Attorneys who represent privately held clients have always had to be cautious that information about their clients would not be leaked to the public. Clients want to keep those details confidential, because they are confidential — not (usually) to hide assets, or avoid disclosure obligations (whether legally, or not). (I have to add the qualifier “usually,” because sometimes that is exactly why lawyers are hired — and when ethics counsel gets a seat at the table.)
In most cases, however, clients simply want counsel to protect their personal assets against creditors, or to achieve the best tax results. However, the Financial Crimes Enforcement Network (“FinCEN”) recently finalized rules (https://www.federalregister.gov/documents/2022/09/30/2022-21020/beneficial-ownership-information-reporting-requirements) under 2020’s Corporate Transparency Act (“CTA”) that could complicate such routine planning. That law mandated reporting of ownership of firms not subject to other reporting or regulation.
As one major newspaper headlined, “US Shell Companies Won’t Be Able to Remain Anonymous.”(Formally, the CTA is found in Sections 6401 to 6403 of the William M. (Mac) Thornberry National Defense Authorization Act for Fiscal Year 2021, Pub.L. No. 116-283 (H.R. 6395), 134 Stat. 338, 116th Cong. 2d Sess.) The CTA is contrary to typical disclosure laws, which regulate publicly traded firms. Instead, the CTA requires reporting by privately held firms. Its goals were to combat money laundering, financing of terrorism, and tax evasion. In Washington-speak, it was intended “to protect the U.S. financial system from illicit use and impede malign actors from abusing legal entities, like shell companies, to conceal proceeds of corrupt and criminal acts (which) abuses undermine U.S. national security, economic fairness, and the integrity of the U.S. financial system.”
Cutting through the jargon, the CTA tries to identify “beneficial ownership”— the human beings behind the corporate entities, to get to those who have “substantial,” actual control of a business — to be able to prosecute them for any abuses that may occur. To enforce the CTA, Congress put the reporting obligation on the law firms — and their paralegals — who file typical formation papers. (If Congress were subject to the same full disclosure rules, perhaps the CTA should have been called the “Rat Out Your Clients” Act.) How will law firms resolve ethical conflicts, between the duty of confidentiality, and the CTA disclosure mandate? Will this just be another reason to bill clients?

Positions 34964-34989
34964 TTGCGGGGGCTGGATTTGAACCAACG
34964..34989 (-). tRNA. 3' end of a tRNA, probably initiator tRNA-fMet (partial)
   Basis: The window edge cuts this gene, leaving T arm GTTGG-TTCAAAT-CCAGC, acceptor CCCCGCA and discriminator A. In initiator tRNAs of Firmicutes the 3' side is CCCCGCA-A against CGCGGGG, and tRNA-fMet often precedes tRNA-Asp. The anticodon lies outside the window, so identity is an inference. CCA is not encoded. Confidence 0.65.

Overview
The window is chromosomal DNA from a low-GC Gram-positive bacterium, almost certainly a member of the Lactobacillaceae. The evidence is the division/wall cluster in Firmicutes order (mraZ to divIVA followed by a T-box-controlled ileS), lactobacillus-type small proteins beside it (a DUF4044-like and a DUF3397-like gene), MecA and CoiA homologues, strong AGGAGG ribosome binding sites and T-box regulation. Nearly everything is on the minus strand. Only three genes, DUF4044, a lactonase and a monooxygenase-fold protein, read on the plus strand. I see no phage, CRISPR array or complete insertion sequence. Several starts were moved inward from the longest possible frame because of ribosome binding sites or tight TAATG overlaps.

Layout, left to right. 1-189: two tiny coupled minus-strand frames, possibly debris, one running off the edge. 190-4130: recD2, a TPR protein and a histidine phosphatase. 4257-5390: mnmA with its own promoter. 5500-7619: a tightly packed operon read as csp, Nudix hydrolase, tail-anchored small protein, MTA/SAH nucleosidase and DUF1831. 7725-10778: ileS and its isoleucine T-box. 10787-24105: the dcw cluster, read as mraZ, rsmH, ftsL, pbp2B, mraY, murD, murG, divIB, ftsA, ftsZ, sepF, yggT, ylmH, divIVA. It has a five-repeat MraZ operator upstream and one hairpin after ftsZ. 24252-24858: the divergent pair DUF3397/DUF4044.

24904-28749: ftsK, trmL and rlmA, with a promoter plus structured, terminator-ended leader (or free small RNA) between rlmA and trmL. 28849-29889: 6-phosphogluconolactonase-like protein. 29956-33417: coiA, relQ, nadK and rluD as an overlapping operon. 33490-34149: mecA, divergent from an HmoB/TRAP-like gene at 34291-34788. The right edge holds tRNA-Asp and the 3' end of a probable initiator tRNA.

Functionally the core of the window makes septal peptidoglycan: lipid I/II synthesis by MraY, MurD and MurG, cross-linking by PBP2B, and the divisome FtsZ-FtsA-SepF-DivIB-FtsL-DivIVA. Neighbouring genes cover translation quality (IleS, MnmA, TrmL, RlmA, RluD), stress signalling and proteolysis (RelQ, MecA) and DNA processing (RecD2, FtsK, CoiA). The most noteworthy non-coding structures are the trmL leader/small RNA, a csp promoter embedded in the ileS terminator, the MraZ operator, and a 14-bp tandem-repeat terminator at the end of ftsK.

The law’s creators cited European legal concepts of a higher duty to the public. Fortunately, the CTA has many exemptions, generally involving those who already report information to a government agency. There are also exemptions for shell companies, and for large existing firms of 20 or more employees which pay taxes and have gross sales of $5 million or more. Of course, what rule designed to cut through legal ways of hiding ownership information would be complete without even more rules?
FinCEN’s “final” (late September 2022), rule announced several future additional rules. One will regulate access to the sensitive database that CTA reporting will create. Another will clarify financial institutions’ existing duty to vet their clients. The new rules provide affected firms time to comply — but not much. Firms in existence on the January 1, 2024, effective date will have one year to file their initial reports, by January 1, 2025. However, firms created after January 1, 2024, must make their initial report within 30 days of creation.Moreover, CTA reports will be confidential — as they should be. Not only will they contain identifying information, such as names and addresses. They will also have such critical nonpublic information as social security numbers and EINs, or a driver’s license.
Although January 1, 2025, seems a long way off, it is not too early to start planning your firm’s CTA reporting. In particular, if you must report, think about whether your ownership structure can be adjusted before that date.
Copyright 2022 Stanley P. Jaskiewicz, Esquire